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The Edge

With International Tensions Flaring, Cyber-Risk Is Heating Up for All Businesses

Risks of nation-state attacks go beyond Iran, and the need for awareness and security don't stop at any national border.

Defending the Enterprise
The scramble to prepare can have positive consequences, whether or not the anticipated attack takes place.

"The 2012 Disttrack attack against Saudi Aramco, which devastated that company and put all of Saudi Arabia on its heels for half a year, led to the better successful defense of Bahrain," says Roger A. Grimes, data-driven defense evangelist at KnowBe4. "Before the Saudi Aramco attack, Middle East computer security was worse than poor. It was almost nonexistent. But losing 32,000 computers, servers, and workstations in one of the world's first nation-state attacks and the shutting down of the No. 1 wealth producer for the country has a way of creating focus."

With focus applied, Sternum Security's Tshuva says that layers of security are critical for protecting both IT and OT infrastructures. "A lot of enterprises and organizations are focusing on network security solutions to secure the network and another layer of security embedded into each and every device," she says.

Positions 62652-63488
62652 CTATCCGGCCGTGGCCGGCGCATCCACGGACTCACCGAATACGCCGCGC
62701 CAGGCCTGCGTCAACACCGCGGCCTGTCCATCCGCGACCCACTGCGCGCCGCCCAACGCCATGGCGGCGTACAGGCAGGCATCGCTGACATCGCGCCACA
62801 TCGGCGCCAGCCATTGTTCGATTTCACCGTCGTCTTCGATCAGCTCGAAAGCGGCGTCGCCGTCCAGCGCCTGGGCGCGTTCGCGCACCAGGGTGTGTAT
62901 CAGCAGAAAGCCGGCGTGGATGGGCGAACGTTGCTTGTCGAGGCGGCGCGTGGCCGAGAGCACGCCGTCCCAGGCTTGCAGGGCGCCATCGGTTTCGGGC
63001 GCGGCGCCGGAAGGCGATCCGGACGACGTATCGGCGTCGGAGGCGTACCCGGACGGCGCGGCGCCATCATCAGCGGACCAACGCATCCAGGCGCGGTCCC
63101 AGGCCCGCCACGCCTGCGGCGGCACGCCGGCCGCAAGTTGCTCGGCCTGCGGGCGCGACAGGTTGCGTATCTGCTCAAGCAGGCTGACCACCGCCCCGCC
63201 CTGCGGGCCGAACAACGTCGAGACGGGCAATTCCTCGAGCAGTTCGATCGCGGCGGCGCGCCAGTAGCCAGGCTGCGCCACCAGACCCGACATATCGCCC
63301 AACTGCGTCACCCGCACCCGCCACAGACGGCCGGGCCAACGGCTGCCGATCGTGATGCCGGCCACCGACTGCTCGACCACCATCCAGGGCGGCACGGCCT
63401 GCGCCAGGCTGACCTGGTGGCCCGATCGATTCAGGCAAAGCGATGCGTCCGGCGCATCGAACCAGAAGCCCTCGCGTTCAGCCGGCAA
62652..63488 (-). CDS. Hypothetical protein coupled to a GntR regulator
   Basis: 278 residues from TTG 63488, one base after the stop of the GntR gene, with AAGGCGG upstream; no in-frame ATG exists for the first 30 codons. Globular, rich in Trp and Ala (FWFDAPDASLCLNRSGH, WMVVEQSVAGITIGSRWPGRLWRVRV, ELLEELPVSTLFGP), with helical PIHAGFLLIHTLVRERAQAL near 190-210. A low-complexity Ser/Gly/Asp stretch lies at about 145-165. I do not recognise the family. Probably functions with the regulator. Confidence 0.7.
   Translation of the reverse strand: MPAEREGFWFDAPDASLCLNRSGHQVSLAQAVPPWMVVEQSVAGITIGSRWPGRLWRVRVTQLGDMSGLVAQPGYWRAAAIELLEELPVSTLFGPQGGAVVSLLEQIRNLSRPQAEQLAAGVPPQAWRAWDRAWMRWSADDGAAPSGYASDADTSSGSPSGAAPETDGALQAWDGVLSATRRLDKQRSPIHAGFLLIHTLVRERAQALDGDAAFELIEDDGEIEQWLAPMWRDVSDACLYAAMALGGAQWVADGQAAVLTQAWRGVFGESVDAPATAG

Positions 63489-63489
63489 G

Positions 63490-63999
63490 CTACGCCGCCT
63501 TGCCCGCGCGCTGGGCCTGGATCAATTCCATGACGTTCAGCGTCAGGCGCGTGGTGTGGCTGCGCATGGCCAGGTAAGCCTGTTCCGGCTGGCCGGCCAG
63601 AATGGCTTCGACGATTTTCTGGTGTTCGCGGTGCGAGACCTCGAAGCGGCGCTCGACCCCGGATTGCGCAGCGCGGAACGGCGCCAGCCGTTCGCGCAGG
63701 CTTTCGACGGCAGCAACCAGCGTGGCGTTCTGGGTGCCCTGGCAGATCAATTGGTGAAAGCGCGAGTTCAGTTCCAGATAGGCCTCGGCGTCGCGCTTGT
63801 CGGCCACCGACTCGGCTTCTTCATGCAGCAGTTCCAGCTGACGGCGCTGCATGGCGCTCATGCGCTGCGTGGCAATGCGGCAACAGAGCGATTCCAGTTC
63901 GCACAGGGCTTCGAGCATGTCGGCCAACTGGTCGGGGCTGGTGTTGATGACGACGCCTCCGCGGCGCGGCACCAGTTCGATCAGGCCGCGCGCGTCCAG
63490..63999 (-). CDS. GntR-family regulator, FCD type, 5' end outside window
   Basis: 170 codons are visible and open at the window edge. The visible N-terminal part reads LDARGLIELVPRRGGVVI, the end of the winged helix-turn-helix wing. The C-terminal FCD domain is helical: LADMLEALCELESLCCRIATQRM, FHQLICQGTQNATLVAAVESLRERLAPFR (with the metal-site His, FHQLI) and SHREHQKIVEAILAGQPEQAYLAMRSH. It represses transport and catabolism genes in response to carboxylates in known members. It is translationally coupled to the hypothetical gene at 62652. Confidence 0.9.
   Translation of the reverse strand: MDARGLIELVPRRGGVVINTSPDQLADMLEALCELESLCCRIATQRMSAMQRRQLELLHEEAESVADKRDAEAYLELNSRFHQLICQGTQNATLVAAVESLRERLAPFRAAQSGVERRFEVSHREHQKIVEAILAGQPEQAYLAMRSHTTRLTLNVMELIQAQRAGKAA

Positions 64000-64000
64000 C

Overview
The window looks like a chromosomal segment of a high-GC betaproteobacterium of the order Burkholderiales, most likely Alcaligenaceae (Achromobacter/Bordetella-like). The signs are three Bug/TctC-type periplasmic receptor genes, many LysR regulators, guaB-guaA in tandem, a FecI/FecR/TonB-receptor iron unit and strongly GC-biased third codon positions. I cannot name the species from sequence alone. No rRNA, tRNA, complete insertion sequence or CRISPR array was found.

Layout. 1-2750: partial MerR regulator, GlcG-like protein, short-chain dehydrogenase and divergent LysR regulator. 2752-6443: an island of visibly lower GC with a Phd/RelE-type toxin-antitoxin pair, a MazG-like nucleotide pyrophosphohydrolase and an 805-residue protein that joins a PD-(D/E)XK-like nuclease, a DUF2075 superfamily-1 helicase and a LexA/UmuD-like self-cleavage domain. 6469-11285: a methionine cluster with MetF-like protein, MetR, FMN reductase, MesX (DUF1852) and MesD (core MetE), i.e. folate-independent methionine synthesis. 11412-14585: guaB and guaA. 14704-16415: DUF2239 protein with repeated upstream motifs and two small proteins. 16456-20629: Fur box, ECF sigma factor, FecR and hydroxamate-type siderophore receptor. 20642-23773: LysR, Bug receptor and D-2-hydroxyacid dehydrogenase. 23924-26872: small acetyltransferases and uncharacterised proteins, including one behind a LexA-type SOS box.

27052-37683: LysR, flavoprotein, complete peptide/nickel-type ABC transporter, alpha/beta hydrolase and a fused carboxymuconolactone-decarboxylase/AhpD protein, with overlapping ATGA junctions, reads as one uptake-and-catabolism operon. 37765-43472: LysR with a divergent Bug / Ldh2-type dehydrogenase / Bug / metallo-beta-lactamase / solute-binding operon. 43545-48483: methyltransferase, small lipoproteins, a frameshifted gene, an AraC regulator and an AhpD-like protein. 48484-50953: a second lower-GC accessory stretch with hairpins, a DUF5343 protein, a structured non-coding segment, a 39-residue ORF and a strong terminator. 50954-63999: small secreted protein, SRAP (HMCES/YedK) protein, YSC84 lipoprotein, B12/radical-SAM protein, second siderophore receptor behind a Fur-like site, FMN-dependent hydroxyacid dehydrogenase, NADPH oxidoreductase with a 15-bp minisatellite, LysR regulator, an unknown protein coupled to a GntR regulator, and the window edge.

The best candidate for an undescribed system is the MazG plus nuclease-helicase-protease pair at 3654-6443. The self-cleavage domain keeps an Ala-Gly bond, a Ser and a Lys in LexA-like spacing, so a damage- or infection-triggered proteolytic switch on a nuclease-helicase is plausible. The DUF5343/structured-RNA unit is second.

Specific layers will vary according to industry. Cequence Security's Kent gives the example of the electrical grid and its member providers as an industry with specific guidelines. "So long as each of these organizations have tightened security to the NERC-CIP [North American Electric Reliability Corp. critical infrastructure protection] standards that govern the security of the grid, they should have implemented key security layers," he says.

And the layers for industry can't be confined to technology, SAP NS2's Testoni says. "Cybersecurity is cultural," he explains. "It needs to be recognized that technologies are tools in the battle, but they aren't the battle."

The security culture needs to extend to the C-suite and the executive board, Testoni says. In fact, he says he can see a day when companies are evaluated on their cybersecurity and resilience just as they are evaluated for their financial statements.

"The fact that our lives are now very dependent on cyberspace means that we have a virtual profile of ourselves on the Internet, in cyberspace, and we're exposed just as much as we are in the physical world," SCADAfence's Ben-Meir says.

And just as in the physical world, challenges should be thought of as opportunities. "I think we have to evolve the debate from whether we do cyber in organisations to how we can create value from it," Testoni says.

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